SH I’m really happy to hear that you felt part of the action. I was thinking a lot about relational aesthetics and artists like Rirkrit Tiravanija when I was writing the book. I wanted the book to be a book one could move around in and sort of live in. I was also thinking about Richard Serra, and this idea that he took sculpture “off the pedestal” and made it something you could walk into and through, and it would kind of engulf you, rather than sculpture being something you admired as a thing apart from you. I wanted to write a novel that was similarly “off the pedestal,” and to write a book that could be undergone the way life is undergone; not a book understood by the author and given to you, but undergone by the author and undergone by the reader. So your experience is definitely something I intended. The prose had to be lifelike and simple for all that to work; it had to be superficially easy, or maybe I should say, like talking, not writing.

AR The ugly painting contest—was that something that occurred? I want it to be real.

SH I agreed with my friends that it was probably best not to get into questions of what did or did not really occur.

AR In the story, the play is never finished. Was writing this book as difficult as it was for Sheila to write her play?

SH It was different. With the play, I wrote a draft and then hesitated over that draft for five years. With the book, there is tons of writing that didn’t make it into the book. Writing the book was a question of how to put all this material together, how to generate material, how to craft a narrative, but not so much of a narrative that it felt like a “novel.” With the play, the problem was something completely else: I have this thing, and it won’t budge, and I can’t make it any better or any different, and nobody likes it.

AR Ah, so the play was a real thing you were working on? What happened with it?

SH It was a real thing. It was called All Our Happy Days are Stupid and it had ten songs in it that were written by Dan Bejar. I sent him the play, and he wrote the songs. When it was clear the play was never going to happen, he put a bunch of them on his album. This Toronto director decided he wanted to produce it, so it’s going to have a run in the spring of 2013. I decided to leave it exactly as it was when I abandoned it in 2006, to not rewrite it.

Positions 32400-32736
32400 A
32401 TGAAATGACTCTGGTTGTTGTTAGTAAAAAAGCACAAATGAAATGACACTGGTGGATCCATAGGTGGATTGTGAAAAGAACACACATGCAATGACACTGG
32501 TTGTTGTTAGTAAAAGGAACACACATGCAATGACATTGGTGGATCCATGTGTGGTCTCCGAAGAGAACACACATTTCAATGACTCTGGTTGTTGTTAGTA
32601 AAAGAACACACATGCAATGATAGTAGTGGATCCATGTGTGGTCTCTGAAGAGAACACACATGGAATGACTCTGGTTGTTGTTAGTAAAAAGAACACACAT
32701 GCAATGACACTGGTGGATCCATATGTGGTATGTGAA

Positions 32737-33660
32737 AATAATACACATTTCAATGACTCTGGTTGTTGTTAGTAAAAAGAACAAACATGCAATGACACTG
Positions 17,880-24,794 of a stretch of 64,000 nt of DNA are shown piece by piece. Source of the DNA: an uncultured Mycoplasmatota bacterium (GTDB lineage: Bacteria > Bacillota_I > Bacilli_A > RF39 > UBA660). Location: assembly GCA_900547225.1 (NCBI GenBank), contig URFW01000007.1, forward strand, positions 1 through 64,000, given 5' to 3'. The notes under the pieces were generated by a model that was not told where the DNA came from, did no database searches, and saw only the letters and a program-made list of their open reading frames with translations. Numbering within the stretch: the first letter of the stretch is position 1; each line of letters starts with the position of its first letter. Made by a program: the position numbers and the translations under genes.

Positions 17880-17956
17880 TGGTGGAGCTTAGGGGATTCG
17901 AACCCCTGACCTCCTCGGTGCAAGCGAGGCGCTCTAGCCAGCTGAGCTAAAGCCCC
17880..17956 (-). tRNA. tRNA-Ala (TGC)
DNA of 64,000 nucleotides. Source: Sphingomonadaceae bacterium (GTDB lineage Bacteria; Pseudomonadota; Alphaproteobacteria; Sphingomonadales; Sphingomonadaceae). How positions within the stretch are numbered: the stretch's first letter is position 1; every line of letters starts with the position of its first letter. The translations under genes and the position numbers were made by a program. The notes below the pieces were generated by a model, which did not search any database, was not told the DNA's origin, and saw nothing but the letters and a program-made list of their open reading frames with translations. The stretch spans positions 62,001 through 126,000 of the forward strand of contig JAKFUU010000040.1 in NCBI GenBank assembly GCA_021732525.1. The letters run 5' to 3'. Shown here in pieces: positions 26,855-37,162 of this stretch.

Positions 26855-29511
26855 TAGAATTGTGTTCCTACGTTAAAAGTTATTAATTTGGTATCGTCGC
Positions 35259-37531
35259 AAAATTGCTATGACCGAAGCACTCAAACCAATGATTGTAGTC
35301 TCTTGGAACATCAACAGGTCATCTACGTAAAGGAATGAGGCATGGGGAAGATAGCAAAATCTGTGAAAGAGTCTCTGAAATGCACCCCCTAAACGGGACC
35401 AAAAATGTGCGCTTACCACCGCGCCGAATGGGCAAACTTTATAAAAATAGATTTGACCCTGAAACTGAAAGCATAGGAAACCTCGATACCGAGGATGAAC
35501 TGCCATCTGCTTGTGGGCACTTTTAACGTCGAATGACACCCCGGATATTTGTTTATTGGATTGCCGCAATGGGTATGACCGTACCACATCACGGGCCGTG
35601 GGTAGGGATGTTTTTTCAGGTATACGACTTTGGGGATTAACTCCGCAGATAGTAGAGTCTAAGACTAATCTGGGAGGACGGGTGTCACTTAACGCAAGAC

AR Of all the things HSAPB does—story telling, art theory, sociology, statistical geography—is there something you’re proudest of?

SH I’m happy that the prose is not elevated. I wanted not to worry about style in writing this book. I’m not sure what statistical geography means. I don’t know what I’m proudest of. I guess just finishing it.

AR I made up “statistical geography.” The part where you list where Important artists lived, so you can determine which town has the greatest odds of making you an Important artist as well.

SH Right.

AR My advanced copy came with a letter from your publicist practically begging me to take a look at the book immediately, just flip to any page, checkitout this is the era of the blowjob. Score one for the publicists. The letter also asked to help make you famous. Is that something you want?

SH I have to see that letter!

I write in the book that “I” want fame, if fame means that nothing in my life will change. That part of the book really was me thinking about what everyone wants right now, looking at how the culture places so much value on celebrity, more than it being what I want. I’m happy with my life as it is. When I think about what it really means to be famous, I imagine that no one would be natural with you anymore, and I think that would be awful. Some people may, because they hate the world, want to incur its jealousy, as a kind of revenge, but I don’t hate the world.